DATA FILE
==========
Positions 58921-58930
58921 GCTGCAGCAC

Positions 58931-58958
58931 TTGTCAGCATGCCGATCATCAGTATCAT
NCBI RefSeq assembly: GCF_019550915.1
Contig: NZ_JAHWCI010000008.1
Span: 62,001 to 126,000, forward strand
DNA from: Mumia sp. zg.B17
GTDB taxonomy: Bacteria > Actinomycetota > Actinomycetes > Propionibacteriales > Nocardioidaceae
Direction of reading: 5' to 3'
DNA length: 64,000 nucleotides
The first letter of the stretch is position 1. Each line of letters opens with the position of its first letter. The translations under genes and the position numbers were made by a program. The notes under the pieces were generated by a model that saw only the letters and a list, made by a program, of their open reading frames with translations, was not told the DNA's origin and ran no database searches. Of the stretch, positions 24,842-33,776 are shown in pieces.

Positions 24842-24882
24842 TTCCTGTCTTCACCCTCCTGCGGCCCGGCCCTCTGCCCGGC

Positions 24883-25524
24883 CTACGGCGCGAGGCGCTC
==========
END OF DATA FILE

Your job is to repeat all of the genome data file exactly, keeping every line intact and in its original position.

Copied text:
Positions 58921-58930
58921 GCTGCAGCAC

Positions 58931-58958
58931 TTGTCAGCATGCCGATCATCAGTATCAT
NCBI RefSeq assembly: GCF_019550915.1
Contig: NZ_JAHWCI010000008.1
Span: 62,001 to 126,000, forward strand
DNA from: Mumia sp. zg.B17
GTDB taxonomy: Bacteria > Actinomycetota > Actinomycetes > Propionibacteriales > Nocardioidaceae
Direction of reading: 5' to 3'
DNA length: 64,000 nucleotides
The first letter of the stretch is position 1. Each line of letters opens with the position of its first letter. The translations under genes and the position numbers were made by a program. The notes under the pieces were generated by a model that saw only the letters and a list, made by a program, of their open reading frames with translations, was not told the DNA's origin and ran no database searches. Of the stretch, positions 24,842-33,776 are shown in pieces.

Positions 24842-24882
24842 TTCCTGTCTTCACCCTCCTGCGGCCCGGCCCTCTGCCCGGC

Positions 24883-25524
24883 CTACGGCGCGAGGCGCTC